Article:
Crisco Disco

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The Crisco Disco was a New York City discotheque notable in the history of modern dance, LGBT and nightclub cultures.

The venue was an important gay club[1] located at 15th Street and 10th Avenue in the "Meatpacking District", a neighborhood in Manhattan that runs roughly from West 14th Street south to Gansevoort Street, and from the Hudson River east to Hudson Street.[2]

It operated from the 1970s to the 1980s during the disco era, and it has been compared in importance to other NYC clubs such as Paradise Garage.[1] In 2015, Michael Musto listed Crisco Disco as one of the eight "...edgiest [NYC venues] that shall never be recaptured."[1] The club had a large DJ booth where DJs would mix records for the dancers. As a DJ booth, the club constructed a giant, mock vintage can of Crisco shortening.[1] According to Drew Sawyer, in the 1970s, cans of Crisco were " synonymous with gay sex [(it was used as a lubricant by gay men who engaged in fisting)] that discos and bars around the world took on the name, such as Crisco Disco in New York City, one of the premiere clubs during the 1970s and early 1980s."[3]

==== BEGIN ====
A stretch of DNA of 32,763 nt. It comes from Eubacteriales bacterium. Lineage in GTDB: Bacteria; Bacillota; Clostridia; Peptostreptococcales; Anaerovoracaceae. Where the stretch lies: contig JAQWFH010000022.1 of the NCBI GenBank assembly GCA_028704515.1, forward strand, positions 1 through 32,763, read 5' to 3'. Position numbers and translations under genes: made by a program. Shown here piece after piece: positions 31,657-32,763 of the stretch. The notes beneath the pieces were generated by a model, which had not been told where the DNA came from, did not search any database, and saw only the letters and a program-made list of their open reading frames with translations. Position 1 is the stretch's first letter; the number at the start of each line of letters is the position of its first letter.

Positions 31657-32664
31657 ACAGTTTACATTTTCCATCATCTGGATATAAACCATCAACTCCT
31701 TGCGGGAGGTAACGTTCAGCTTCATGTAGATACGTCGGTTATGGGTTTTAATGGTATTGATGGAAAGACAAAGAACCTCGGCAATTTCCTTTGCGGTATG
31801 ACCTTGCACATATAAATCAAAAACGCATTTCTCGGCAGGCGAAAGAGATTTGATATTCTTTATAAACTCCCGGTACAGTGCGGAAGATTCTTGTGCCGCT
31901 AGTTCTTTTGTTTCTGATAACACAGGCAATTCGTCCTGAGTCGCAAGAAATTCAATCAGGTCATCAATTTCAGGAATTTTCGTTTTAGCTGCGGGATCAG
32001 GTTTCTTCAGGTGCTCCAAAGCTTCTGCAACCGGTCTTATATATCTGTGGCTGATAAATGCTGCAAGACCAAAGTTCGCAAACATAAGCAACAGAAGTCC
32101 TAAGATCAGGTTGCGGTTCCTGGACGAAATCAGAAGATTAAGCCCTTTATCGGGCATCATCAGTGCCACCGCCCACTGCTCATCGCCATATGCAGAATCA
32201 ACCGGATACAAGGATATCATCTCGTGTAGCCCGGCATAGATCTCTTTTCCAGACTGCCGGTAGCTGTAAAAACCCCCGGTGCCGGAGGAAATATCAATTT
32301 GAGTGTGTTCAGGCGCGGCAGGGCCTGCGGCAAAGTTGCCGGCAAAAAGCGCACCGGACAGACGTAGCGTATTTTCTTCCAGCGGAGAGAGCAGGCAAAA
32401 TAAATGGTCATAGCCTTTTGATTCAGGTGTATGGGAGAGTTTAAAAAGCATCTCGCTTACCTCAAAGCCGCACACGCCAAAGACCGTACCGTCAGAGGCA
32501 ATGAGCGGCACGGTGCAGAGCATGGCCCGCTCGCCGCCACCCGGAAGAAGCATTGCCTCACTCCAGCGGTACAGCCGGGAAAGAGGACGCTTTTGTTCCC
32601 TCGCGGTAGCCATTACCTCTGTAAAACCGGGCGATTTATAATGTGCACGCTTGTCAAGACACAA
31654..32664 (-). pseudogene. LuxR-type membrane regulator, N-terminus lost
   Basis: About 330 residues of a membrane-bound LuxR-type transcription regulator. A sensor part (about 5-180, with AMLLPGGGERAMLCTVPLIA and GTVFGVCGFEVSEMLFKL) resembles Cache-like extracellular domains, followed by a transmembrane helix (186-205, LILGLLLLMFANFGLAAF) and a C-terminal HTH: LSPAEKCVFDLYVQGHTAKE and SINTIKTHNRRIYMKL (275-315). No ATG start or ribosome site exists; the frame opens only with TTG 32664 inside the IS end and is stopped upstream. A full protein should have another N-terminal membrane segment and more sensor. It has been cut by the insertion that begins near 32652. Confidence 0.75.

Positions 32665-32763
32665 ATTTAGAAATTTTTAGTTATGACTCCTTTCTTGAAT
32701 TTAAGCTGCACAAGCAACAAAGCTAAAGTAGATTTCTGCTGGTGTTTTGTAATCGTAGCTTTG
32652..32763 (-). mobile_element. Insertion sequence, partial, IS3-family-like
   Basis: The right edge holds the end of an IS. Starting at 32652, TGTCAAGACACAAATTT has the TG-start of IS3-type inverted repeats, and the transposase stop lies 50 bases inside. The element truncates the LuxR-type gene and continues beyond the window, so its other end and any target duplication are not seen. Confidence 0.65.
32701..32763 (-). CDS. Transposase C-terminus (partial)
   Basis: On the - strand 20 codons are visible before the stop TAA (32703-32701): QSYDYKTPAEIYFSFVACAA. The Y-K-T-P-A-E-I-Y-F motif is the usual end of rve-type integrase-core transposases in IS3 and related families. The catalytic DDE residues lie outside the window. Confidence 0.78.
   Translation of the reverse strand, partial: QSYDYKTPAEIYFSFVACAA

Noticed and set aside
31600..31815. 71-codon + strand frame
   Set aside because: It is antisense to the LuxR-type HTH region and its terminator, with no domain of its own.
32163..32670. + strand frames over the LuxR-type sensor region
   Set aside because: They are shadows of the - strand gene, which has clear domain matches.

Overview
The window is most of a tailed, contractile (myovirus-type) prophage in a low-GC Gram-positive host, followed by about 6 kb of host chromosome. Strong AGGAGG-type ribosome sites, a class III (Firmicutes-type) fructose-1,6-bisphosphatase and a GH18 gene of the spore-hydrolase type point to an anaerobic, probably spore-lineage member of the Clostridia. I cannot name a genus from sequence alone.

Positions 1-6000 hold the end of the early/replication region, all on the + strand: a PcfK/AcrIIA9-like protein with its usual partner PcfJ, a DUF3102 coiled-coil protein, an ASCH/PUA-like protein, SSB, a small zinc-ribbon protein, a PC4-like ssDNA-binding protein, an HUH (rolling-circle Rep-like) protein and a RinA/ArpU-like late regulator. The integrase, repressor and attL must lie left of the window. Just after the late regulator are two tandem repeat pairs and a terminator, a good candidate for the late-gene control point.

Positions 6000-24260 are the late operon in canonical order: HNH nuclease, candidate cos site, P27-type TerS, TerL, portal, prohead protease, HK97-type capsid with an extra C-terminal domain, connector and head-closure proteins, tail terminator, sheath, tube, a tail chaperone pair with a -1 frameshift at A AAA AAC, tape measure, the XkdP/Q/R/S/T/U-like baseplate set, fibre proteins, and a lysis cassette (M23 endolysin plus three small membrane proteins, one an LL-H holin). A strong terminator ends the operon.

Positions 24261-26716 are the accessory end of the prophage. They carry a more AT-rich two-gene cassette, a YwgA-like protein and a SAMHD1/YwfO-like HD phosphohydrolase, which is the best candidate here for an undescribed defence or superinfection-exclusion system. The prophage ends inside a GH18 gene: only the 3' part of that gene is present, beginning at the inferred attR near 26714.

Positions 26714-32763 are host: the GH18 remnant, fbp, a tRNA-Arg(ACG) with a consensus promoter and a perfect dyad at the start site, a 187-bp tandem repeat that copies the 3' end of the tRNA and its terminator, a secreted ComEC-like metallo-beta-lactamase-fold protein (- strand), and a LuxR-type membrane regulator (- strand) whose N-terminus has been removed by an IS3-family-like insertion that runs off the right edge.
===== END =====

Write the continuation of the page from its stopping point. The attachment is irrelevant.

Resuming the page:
A 1998 book entitled Gay Macho: The Life and Death of the Homosexual Clone states that "many circuit bars, discos, and sex clubs had names that evoked sexual experience", including "Cockring, a popular nonmembership dance club".[4] Bill Brewster's history of DJ culture states that in New York City clubs such as Crisco Disco, Mineshaft and Anvil, "...dancing took second place to sex".[5]

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  1. ^ a b c d Musto, Michael (February 18, 2015). "8 Forgotten Hangouts That Made NYC Special". Retrieved 8 March 2016.
  2. ^ McPherson, Coco (December 24, 2002). "Close-Up on: The Meatpacking District". Village Voice. Archived from the original on 2007-08-08. Retrieved 2008-02-12.
  3. ^ Sawyer, Drew. "Crisco or how to do queer with things". Retrieved February 24, 2021.
  4. ^ Levine, Martin P. Gay Macho: The Life and Death of the Homosexual Clone. NYU Press, 1998. p. 67
  5. ^ Brewster, Bill. Last Night a DJ Saved My Life: The History of the Disc Jockey. Grove Press, 2014. p. 222